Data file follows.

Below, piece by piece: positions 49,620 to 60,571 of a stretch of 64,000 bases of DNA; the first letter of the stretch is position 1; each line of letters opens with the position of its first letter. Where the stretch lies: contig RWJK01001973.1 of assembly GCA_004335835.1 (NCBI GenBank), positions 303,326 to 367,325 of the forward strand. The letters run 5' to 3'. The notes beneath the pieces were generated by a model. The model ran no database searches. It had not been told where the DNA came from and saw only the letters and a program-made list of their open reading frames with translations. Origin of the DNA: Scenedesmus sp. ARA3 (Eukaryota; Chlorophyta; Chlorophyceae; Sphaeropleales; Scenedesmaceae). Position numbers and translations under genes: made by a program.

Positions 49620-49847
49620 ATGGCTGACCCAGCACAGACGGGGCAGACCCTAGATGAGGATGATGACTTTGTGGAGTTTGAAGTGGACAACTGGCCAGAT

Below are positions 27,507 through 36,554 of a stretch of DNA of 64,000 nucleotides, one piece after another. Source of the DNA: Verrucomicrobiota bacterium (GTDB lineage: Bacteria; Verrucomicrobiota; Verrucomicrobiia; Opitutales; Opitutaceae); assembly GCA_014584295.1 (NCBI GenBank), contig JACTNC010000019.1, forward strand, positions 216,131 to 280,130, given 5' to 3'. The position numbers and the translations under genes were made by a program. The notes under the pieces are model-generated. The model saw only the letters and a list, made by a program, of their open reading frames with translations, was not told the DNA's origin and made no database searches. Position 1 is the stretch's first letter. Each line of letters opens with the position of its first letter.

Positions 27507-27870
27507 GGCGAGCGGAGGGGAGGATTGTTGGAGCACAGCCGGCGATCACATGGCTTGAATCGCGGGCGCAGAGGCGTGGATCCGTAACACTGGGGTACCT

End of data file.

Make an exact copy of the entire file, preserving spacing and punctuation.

Below, piece by piece: positions 49,620 to 60,571 of a stretch of 64,000 bases of DNA; the first letter of the stretch is position 1; each line of letters opens with the position of its first letter. Where the stretch lies: contig RWJK01001973.1 of assembly GCA_004335835.1 (NCBI GenBank), positions 303,326 to 367,325 of the forward strand. The letters run 5' to 3'. The notes beneath the pieces were generated by a model. The model ran no database searches. It had not been told where the DNA came from and saw only the letters and a program-made list of their open reading frames with translations. Origin of the DNA: Scenedesmus sp. ARA3 (Eukaryota; Chlorophyta; Chlorophyceae; Sphaeropleales; Scenedesmaceae). Position numbers and translations under genes: made by a program.

Positions 49620-49847
49620 ATGGCTGACCCAGCACAGACGGGGCAGACCCTAGATGAGGATGATGACTTTGTGGAGTTTGAAGTGGACAACTGGCCAGAT

Below are positions 27,507 through 36,554 of a stretch of DNA of 64,000 nucleotides, one piece after another. Source of the DNA: Verrucomicrobiota bacterium (GTDB lineage: Bacteria; Verrucomicrobiota; Verrucomicrobiia; Opitutales; Opitutaceae); assembly GCA_014584295.1 (NCBI GenBank), contig JACTNC010000019.1, forward strand, positions 216,131 to 280,130, given 5' to 3'. The position numbers and the translations under genes were made by a program. The notes under the pieces are model-generated. The model saw only the letters and a list, made by a program, of their open reading frames with translations, was not told the DNA's origin and made no database searches. Position 1 is the stretch's first letter. Each line of letters opens with the position of its first letter.

Positions 27507-27870
27507 GGCGAGCGGAGGGGAGGATTGTTGGAGCACAGCCGGCGATCACATGGCTTGAATCGCGGGCGCAGAGGCGTGGATCCGTAACACTGGGGTACCT